Nov. 19 (UPI) -- A chickenpox outbreak sickened 36 students at a North Carolina private school that has one of the highest vaccine exemption rates in the state, health officials said.
The Asheville Citizen Times reported that of Asheville Waldorf School's 152 students, 110 did not receive the chickenpox vaccine due to a religious exemption. Thirty-six had the disease as of Friday.
The North Carolina Department of Health and Human Services tracks vaccine exemption rates for kindergarteners and for the 2017-18 school year, 19 of 28 youngsters at the school had exemptions. Two other private schools had higher exemption rates of 100 percent, though they had one or two kindergartners in the entire school.
"People don't think it's a serious disease, and for the majority of people it's not. But it's not that way for everybody," Jennifer Mullendore of Buncombe County Department of Health and Human Services told the Citizen Times.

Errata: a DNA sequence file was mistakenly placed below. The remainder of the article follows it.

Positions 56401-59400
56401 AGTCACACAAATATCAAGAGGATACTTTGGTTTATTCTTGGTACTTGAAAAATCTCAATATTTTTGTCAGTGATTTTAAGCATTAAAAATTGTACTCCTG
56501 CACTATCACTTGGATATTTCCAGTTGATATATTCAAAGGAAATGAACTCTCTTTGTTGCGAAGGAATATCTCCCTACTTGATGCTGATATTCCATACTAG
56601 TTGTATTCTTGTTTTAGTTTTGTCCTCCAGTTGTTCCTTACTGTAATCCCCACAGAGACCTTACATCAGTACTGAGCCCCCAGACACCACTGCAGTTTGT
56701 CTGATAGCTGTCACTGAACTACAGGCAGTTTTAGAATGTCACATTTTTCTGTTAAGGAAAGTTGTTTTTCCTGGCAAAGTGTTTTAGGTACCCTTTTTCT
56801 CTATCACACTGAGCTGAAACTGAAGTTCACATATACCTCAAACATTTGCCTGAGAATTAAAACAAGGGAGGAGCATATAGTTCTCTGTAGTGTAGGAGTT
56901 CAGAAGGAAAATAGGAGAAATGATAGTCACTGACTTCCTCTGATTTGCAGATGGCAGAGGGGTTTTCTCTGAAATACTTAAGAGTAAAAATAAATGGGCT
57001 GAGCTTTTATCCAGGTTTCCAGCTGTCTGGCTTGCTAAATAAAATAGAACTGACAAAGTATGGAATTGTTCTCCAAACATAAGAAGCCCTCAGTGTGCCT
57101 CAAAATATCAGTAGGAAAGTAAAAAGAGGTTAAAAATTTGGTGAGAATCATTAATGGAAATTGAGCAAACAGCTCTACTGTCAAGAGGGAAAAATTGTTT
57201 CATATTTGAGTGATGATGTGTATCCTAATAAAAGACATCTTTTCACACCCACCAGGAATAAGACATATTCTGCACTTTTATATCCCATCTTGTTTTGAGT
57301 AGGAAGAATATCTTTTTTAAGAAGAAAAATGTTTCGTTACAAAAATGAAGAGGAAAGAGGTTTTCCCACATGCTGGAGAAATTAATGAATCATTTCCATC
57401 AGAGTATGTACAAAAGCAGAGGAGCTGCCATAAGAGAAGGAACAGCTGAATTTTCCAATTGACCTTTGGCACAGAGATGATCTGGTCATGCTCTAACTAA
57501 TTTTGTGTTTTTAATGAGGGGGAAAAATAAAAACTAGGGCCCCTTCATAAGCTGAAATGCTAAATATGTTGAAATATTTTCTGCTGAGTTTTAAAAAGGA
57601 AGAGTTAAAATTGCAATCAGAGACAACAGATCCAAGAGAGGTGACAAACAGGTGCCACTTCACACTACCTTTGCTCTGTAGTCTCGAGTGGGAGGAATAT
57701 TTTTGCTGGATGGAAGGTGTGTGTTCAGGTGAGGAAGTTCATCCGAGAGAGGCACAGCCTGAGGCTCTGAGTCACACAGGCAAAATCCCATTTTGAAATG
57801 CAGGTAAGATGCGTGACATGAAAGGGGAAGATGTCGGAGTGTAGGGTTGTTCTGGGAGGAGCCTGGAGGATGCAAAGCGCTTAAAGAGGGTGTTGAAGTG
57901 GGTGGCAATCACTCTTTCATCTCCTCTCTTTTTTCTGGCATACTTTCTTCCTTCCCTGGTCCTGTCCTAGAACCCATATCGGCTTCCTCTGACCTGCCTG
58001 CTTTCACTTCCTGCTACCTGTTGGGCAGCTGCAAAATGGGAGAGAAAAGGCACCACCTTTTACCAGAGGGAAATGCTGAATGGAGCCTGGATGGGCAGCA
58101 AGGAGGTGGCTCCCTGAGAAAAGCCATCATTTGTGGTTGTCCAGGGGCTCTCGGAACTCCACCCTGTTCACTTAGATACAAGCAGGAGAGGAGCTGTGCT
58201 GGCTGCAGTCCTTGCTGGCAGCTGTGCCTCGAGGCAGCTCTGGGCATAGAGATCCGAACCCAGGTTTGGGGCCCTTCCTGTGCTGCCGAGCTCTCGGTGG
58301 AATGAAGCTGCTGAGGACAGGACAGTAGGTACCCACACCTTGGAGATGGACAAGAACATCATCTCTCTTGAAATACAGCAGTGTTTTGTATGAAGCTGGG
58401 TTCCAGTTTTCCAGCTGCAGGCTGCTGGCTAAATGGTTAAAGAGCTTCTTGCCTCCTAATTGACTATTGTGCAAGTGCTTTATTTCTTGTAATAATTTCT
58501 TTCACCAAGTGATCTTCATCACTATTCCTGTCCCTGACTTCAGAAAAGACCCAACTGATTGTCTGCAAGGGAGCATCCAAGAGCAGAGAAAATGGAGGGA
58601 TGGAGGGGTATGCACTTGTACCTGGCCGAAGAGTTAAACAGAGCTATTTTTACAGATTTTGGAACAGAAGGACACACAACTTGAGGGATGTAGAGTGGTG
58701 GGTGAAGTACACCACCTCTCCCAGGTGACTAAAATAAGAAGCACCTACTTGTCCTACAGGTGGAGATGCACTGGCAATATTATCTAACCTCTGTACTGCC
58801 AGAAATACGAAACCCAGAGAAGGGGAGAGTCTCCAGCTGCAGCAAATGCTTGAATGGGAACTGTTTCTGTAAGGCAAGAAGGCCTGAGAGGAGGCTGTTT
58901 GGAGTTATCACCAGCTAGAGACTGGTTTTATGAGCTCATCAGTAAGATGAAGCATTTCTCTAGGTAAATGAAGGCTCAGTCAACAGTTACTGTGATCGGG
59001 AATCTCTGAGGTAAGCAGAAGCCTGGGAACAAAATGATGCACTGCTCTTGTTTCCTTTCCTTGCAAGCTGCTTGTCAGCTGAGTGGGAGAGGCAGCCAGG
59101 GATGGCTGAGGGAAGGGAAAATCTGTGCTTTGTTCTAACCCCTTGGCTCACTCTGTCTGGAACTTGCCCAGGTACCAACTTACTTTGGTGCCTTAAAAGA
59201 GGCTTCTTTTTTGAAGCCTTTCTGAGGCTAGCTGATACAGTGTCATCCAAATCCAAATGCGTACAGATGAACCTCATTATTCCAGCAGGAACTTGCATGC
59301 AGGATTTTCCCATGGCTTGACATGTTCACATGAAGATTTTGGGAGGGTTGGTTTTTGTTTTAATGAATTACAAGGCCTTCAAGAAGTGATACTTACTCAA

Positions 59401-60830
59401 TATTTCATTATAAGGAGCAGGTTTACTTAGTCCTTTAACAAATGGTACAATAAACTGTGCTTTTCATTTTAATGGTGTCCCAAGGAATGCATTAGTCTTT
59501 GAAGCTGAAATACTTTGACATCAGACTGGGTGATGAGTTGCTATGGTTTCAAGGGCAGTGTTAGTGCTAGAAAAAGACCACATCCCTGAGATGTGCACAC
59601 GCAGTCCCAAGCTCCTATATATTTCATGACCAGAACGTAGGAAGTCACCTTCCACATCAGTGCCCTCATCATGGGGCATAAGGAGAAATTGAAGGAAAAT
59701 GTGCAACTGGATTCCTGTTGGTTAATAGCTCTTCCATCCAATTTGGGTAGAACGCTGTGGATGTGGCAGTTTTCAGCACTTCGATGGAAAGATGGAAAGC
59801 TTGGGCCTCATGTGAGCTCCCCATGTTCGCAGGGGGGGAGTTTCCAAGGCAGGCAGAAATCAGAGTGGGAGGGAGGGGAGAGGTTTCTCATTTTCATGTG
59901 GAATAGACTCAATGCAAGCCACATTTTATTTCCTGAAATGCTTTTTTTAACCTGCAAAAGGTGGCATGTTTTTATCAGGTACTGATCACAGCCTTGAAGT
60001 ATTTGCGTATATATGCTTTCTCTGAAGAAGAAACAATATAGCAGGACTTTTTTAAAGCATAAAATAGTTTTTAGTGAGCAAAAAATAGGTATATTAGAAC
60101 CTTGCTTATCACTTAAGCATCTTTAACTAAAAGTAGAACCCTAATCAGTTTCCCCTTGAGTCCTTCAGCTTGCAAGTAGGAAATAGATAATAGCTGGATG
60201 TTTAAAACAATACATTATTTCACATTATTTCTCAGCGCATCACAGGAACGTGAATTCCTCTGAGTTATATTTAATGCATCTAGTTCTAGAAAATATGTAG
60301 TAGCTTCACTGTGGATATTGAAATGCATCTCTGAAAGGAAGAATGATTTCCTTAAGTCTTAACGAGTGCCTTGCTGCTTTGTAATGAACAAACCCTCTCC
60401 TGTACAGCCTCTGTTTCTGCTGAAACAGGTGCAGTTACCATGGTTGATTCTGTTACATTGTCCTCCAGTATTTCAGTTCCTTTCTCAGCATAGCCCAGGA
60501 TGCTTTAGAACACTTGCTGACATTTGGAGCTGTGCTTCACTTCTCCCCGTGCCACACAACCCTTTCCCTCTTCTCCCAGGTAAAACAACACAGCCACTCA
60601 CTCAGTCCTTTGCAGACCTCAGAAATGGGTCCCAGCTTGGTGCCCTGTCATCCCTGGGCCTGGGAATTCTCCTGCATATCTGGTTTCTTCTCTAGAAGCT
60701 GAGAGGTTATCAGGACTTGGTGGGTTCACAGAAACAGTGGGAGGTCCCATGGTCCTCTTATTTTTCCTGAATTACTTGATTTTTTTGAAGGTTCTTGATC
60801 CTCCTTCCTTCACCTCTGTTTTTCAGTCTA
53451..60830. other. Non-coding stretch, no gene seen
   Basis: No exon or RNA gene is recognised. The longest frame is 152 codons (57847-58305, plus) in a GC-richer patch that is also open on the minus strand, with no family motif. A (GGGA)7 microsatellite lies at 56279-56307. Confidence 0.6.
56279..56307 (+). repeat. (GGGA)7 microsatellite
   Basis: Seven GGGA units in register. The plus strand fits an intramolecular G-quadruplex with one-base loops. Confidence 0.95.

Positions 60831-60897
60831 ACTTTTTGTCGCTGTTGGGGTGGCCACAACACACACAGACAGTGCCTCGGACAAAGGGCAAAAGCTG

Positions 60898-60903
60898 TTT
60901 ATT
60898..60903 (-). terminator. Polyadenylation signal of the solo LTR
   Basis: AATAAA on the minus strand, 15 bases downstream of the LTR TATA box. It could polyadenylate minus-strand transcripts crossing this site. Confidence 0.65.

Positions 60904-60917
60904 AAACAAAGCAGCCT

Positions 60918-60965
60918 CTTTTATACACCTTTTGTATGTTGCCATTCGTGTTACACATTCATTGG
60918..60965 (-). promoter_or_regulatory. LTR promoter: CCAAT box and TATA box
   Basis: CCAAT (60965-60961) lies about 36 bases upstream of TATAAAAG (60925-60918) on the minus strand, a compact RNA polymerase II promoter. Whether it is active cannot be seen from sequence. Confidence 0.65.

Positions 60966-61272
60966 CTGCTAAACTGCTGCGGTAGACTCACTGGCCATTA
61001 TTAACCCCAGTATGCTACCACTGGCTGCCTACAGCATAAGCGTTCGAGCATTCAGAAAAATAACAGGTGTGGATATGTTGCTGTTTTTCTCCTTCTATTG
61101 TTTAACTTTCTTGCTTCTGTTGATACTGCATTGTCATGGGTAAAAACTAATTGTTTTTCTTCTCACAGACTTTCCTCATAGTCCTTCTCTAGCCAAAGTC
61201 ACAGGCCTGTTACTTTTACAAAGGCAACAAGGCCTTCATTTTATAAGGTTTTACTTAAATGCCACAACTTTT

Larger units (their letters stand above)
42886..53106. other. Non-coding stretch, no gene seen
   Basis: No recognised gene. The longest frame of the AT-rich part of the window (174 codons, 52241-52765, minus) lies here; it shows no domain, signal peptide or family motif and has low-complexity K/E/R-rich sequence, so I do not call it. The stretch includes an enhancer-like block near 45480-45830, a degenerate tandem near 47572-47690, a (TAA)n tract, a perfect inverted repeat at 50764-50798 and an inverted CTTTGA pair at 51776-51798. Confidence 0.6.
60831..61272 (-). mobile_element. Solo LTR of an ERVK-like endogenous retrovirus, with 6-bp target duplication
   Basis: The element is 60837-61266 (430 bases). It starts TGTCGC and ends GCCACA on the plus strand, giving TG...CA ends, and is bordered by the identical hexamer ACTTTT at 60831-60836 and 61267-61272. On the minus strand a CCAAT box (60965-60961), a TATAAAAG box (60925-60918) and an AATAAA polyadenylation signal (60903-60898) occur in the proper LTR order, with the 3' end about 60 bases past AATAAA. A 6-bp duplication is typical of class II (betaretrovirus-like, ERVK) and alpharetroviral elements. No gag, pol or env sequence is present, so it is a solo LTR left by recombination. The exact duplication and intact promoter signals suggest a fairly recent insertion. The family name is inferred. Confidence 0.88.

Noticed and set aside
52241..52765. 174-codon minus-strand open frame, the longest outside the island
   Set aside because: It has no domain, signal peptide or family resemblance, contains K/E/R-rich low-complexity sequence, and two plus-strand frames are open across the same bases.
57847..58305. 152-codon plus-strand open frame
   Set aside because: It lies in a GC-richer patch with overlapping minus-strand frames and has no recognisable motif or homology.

She said two to three of every 1,000 children with chickenpox are hospitalized.
"To me, that's not a mild disease, and if you're the parent of one of those children, you probably don't think so either," she said.
Asheville Waldorf School, which includes students from kindergarten to sixth grade, said it was cooperating with the health department on the outbreak.
"The school follows immunization requirements put in place by the state board of education, but also recognizes that a parent's decision to immunize their children happens before they enter school," the school said in a statement.
Chickenpox, or the varicella-zoster virus, is a highly contagious disease that causes a blister-like rash, itching, tiredness and fever. It can be a dangerous disease for babies, pregnant women, adults, babies, people who unable to receive the vaccine and those with compromised immune systems, like those being treated for cancer.